The Masters - Cabrera in awe of Augusta

Reuters - Tue, 06 Apr 22:09:00 2010

Angel Cabrera is a battle-hardened veteran of professional golf but the experience of returning to Augusta National for his Masters title defence this week has left the 40-year-old awestruck.

2009 Masters champion Angel Cabrera of Argentina receives the green jacket from 2008 champion Trevor Immelman at Augusta, April 2009 - 0

Twelve months ago, the Argentine won his second Major title in a nerve-jangling playoff with Americans Chad Campbell and Kenny Perry, earning him the right to a spot in Augusta's hallowed champions' locker room.

"It's very hard to describe walking in there to see all of the names on the lockers," Cabrera said.

"To look around and see (names such as Seve) Ballesteros, (Nick) Faldo and (Jack) Nicklaus, it's an amazing experience.

"It's an honour to be back here in a very special place where they always make us feel special," added the long-hitting Cabrera, who spoke through a Spanish interpreter.

Players arrive at Augusta National by driving through the fabled front gates on Washington Road before making their way toward the clubhouse along iconic Magnolia Lane.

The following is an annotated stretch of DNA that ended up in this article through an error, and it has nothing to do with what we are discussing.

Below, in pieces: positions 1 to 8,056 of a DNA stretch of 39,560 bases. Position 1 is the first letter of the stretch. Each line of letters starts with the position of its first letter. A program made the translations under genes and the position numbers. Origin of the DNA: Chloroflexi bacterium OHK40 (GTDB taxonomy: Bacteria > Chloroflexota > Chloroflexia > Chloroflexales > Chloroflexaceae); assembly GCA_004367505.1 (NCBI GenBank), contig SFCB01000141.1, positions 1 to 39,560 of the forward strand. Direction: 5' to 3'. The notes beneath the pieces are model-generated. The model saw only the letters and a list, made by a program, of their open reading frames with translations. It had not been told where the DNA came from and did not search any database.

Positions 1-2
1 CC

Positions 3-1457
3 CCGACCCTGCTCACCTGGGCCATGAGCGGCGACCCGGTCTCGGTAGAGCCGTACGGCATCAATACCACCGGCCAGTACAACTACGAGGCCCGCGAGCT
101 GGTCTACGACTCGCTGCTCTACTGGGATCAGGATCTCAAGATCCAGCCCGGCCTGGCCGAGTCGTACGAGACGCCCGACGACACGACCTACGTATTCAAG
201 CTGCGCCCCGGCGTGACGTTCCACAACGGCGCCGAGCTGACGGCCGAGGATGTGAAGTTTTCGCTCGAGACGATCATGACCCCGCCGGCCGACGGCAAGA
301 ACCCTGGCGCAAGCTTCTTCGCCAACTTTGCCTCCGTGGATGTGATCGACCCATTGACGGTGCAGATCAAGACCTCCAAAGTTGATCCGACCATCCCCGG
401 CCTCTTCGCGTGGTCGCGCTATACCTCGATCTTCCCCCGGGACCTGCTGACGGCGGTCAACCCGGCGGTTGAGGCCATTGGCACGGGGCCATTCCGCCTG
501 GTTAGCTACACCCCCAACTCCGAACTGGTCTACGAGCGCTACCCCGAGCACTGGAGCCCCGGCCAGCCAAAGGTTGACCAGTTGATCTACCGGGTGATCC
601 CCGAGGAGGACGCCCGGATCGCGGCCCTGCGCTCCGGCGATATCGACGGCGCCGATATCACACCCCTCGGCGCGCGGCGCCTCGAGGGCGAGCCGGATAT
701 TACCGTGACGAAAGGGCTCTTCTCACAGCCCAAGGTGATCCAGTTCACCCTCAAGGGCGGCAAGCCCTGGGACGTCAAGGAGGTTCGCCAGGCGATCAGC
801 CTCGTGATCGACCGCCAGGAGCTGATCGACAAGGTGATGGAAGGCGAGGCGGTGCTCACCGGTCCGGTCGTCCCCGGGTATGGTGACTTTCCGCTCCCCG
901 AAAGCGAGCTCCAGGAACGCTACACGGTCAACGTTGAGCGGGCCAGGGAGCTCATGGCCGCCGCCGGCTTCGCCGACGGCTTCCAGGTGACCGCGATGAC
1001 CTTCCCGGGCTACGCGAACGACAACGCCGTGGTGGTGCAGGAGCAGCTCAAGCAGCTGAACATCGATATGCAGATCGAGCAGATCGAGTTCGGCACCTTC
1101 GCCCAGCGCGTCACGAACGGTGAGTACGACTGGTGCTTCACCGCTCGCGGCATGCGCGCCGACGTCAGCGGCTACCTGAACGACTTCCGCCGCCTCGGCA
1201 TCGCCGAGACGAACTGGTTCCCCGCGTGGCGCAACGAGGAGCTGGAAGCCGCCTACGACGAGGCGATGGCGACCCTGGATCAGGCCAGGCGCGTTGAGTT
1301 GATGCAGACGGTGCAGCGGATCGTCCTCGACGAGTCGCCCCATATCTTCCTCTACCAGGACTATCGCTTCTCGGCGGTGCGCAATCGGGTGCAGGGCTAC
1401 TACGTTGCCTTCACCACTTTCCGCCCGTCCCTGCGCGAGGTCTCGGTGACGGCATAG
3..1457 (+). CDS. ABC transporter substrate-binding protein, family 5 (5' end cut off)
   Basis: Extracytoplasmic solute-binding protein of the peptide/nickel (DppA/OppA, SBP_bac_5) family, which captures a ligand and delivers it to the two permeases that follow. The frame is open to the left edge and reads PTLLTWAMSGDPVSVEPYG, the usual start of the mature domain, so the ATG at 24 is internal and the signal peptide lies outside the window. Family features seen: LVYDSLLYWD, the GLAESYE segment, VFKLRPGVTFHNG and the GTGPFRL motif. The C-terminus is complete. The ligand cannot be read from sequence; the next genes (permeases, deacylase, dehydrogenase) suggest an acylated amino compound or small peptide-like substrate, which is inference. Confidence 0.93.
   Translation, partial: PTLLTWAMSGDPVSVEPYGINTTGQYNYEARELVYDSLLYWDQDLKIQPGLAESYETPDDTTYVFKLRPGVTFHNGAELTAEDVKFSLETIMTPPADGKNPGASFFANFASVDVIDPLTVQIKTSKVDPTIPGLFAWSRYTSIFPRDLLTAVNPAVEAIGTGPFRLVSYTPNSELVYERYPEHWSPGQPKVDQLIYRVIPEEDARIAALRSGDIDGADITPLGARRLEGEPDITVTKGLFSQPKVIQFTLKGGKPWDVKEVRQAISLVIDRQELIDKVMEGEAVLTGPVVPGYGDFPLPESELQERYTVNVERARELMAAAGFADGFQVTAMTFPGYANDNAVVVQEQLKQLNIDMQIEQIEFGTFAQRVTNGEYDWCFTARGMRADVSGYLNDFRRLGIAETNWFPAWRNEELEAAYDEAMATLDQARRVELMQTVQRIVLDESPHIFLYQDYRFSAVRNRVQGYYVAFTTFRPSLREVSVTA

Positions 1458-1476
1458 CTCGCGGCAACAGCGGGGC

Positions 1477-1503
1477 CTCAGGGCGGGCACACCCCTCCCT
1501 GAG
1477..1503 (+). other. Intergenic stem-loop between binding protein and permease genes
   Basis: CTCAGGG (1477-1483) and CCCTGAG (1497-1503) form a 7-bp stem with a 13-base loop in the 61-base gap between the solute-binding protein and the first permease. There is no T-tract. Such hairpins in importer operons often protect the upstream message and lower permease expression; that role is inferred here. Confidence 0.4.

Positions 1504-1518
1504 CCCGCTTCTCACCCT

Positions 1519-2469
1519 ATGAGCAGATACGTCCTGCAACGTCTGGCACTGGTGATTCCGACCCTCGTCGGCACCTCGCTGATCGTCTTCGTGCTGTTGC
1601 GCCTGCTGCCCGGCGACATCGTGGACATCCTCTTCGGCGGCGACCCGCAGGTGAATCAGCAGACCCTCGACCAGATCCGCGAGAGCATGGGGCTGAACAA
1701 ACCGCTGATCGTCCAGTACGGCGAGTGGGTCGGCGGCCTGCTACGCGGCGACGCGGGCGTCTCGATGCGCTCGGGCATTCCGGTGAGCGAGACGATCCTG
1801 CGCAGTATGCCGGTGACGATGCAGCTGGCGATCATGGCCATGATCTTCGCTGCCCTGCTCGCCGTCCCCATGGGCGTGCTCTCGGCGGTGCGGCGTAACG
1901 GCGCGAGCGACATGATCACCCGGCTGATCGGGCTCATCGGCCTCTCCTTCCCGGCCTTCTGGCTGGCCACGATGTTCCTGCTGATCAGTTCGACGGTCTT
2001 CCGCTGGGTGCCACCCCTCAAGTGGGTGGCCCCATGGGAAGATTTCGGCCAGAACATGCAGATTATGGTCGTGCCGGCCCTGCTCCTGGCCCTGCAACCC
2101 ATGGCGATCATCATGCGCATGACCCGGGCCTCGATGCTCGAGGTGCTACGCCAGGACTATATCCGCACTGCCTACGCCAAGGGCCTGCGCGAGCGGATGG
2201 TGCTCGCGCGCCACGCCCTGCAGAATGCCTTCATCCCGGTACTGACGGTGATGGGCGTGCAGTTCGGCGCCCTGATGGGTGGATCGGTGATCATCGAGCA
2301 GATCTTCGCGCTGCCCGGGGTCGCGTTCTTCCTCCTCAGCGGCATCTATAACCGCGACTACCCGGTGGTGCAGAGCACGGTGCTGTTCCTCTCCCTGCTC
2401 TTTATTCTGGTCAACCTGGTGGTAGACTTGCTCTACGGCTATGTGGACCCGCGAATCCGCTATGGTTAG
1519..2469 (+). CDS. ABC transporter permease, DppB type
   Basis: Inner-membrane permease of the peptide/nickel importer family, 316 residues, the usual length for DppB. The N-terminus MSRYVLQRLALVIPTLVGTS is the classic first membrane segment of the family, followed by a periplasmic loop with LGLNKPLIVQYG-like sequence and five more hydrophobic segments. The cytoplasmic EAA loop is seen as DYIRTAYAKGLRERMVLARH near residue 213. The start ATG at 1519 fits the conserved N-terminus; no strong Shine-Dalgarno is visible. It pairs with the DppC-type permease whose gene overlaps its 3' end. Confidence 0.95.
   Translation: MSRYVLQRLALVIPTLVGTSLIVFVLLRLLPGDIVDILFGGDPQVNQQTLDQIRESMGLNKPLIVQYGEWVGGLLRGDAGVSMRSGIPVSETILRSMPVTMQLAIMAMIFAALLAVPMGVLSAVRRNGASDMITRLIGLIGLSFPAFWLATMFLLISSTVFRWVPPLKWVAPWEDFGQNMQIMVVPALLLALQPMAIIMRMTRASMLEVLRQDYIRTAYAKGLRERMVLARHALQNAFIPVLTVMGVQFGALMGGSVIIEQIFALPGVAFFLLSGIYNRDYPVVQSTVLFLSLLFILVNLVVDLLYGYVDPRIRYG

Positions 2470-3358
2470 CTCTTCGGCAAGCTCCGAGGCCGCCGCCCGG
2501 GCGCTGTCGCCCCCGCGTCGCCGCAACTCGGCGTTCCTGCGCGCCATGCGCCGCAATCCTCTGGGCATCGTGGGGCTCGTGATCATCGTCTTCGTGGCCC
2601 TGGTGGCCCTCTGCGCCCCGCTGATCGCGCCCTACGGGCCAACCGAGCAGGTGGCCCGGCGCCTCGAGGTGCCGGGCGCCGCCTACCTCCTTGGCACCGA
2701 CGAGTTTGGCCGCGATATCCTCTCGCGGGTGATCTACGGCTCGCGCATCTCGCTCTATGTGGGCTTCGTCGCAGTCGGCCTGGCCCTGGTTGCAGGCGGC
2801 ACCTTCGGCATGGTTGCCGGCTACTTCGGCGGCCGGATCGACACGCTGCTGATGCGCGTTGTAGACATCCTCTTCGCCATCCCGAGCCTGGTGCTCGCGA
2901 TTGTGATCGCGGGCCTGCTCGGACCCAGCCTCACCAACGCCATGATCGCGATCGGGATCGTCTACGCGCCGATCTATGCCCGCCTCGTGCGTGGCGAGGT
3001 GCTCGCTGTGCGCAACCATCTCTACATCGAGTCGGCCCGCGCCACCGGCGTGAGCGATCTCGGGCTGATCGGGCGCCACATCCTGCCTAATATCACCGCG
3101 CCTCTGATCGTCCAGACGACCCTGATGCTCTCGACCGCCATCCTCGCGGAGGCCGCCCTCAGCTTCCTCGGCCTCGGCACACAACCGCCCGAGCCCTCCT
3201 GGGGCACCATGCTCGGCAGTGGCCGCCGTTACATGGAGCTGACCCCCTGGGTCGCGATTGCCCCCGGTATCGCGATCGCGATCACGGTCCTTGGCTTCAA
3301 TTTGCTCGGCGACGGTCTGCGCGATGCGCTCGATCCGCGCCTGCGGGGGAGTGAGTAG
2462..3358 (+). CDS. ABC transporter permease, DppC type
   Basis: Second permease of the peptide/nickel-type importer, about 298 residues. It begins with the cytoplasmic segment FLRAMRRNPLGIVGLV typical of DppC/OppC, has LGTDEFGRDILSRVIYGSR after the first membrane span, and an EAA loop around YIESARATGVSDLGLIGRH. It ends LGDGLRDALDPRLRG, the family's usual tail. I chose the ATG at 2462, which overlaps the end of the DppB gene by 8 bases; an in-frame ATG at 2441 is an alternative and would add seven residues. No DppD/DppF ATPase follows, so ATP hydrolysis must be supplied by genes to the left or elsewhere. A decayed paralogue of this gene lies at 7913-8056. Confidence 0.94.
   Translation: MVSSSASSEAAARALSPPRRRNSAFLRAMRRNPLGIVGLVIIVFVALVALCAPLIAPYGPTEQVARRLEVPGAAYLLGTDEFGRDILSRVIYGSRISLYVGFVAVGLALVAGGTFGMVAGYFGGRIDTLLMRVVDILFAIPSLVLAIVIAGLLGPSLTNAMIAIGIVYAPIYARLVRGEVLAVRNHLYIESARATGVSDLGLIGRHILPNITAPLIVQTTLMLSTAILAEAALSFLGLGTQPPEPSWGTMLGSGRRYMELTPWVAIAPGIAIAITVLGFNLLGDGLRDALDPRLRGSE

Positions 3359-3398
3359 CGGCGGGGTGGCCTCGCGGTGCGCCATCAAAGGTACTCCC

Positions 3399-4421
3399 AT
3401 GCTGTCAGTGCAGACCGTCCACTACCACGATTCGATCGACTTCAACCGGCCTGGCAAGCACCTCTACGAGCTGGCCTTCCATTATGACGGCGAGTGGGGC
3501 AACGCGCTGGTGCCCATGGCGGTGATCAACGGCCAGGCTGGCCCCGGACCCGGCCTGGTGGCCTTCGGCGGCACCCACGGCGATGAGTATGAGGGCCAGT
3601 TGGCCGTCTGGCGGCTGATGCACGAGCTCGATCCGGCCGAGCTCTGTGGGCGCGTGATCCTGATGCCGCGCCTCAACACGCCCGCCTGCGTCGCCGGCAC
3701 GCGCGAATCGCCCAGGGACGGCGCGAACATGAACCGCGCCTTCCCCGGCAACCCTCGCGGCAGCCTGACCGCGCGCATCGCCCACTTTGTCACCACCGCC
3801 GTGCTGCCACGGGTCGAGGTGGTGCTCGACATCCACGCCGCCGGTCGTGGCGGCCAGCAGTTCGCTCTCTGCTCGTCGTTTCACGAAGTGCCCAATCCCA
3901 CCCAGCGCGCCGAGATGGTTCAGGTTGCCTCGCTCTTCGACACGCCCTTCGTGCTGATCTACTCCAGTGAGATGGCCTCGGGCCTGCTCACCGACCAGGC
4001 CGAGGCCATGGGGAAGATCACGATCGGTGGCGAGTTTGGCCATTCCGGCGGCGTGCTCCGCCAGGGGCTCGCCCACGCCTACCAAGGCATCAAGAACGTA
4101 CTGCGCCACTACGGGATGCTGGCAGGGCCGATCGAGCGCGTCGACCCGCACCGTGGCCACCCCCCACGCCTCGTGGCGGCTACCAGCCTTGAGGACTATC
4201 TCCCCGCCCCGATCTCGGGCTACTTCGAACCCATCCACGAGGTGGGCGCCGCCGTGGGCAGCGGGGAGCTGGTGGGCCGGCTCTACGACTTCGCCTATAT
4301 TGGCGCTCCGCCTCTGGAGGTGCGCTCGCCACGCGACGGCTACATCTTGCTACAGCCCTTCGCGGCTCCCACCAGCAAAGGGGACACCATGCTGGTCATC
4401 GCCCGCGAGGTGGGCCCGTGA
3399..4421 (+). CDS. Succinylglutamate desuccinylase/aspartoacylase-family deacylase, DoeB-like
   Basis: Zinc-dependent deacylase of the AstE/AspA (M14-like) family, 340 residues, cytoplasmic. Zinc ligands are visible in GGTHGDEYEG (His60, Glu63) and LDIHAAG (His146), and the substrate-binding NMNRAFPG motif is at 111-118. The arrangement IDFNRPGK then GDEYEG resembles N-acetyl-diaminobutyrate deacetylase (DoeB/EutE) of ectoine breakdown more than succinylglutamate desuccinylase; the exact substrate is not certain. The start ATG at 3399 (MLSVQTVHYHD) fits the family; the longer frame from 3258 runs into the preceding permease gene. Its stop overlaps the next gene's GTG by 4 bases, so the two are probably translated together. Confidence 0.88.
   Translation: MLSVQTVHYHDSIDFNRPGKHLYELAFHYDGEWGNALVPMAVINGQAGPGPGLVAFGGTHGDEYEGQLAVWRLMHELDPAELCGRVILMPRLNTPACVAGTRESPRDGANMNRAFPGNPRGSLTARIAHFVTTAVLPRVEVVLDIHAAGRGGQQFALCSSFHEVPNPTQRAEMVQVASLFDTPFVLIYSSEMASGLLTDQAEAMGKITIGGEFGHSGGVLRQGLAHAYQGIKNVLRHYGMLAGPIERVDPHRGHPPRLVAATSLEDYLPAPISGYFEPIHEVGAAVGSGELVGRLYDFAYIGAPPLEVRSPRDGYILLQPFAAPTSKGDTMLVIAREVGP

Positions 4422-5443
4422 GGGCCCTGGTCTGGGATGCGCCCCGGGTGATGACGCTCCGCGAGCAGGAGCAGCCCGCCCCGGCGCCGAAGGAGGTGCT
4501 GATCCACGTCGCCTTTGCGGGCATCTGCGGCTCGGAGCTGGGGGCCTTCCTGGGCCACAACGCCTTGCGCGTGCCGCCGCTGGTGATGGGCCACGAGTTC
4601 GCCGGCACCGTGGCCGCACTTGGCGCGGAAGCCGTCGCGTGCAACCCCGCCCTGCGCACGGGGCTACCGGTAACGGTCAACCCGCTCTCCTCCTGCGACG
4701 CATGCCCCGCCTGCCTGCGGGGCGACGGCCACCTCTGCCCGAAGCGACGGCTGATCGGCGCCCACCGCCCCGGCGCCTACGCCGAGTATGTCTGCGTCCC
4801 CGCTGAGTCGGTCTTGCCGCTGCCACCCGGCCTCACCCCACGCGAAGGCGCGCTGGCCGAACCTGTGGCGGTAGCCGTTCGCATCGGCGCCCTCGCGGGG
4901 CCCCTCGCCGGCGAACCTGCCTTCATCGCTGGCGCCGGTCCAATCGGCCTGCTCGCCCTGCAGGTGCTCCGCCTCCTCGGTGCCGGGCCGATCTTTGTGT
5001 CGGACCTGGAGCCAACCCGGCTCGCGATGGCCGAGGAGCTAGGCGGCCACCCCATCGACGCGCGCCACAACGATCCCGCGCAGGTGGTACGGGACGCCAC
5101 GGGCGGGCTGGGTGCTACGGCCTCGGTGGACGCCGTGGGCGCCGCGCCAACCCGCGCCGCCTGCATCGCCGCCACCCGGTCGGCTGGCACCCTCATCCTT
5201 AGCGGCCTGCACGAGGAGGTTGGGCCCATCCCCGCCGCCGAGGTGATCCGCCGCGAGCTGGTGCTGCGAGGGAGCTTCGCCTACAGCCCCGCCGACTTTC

"It was a great sensation," Cabrera recalled of his arrival earlier this week. "A feeling of great satisfaction going down it (Magnolia Lane) after leaving here last year with the jacket on."

Winners of the Masters are presented with the cherished Green Jacket, a very visible confirmation they have joined elite company.

Should Cabrera go on to triumph at Augusta National on Sunday, he would join another elite group of golfers as a three-times Major champion.

"It would be a great honour to be able to be on that list, especially now when I think it's going to be even harder for players to get on it," he said.

Among contemporary players, world number one Tiger Woods heads the standings with 14 Major titles. Next best, with three apiece, are Ernie Els, Phil Mickelson, Vijay Singh and Padraig Harrington.

Woods, who makes his long-awaited return to competition this week after almost five months out while trying to repair his marriage, has won an average of one Major every year since turning professional in late 1996.

Speculation on how the world number one will fare on his Masters comeback has dominated the build-up to the year's first Major but Cabrera felt all the hype had been overblown.

"The Masters is the Masters," said the Argentine, who won his first Major title at the 2007 US Open.

"They can talk about anybody, they can talk about Tiger but the Masters is the Masters, and we have to give that importance to the Masters as the Masters."

Reuters

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